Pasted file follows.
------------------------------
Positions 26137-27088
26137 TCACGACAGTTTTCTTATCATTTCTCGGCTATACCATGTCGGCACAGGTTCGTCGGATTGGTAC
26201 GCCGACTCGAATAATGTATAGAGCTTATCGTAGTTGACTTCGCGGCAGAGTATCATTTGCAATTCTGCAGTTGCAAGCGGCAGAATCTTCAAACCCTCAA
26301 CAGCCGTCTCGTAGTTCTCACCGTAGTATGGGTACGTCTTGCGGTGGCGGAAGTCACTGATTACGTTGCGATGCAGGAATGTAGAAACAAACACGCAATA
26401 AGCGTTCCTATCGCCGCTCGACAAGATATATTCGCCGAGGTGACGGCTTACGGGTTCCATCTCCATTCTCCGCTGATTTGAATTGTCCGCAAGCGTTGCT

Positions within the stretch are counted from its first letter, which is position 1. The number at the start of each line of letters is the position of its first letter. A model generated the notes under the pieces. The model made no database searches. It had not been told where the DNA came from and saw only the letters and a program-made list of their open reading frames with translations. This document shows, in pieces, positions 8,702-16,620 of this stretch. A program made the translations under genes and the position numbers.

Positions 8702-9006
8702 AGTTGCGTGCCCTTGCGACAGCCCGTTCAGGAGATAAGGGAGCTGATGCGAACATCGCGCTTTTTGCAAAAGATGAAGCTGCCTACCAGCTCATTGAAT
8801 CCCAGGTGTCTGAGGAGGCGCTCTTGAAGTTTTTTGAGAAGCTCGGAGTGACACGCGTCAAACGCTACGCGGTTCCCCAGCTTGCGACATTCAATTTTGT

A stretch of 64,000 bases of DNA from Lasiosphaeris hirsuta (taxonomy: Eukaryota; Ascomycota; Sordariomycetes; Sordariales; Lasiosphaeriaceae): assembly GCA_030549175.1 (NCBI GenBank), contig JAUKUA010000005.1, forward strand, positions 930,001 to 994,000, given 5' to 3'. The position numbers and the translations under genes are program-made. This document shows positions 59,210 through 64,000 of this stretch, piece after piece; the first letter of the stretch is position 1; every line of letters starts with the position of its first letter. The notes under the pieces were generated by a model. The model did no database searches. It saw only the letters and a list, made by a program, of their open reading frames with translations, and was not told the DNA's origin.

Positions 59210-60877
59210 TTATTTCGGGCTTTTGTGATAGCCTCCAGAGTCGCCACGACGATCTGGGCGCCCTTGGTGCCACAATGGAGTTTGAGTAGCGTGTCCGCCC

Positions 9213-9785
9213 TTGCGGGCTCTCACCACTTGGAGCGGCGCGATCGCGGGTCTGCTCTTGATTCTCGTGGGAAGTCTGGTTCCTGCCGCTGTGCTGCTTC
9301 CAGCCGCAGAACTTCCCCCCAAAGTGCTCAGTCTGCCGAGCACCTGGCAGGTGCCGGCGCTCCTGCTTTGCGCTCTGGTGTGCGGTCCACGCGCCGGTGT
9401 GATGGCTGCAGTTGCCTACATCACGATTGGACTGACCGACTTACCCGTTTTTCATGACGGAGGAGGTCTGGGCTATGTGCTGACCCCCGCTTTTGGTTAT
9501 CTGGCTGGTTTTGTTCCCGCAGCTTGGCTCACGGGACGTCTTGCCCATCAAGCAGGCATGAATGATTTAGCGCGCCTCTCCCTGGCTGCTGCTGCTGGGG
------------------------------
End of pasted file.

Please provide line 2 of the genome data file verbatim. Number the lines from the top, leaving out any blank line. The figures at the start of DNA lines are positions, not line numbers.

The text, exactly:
26137 TCACGACAGTTTTCTTATCATTTCTCGGCTATACCATGTCGGCACAGGTTCGTCGGATTGGTAC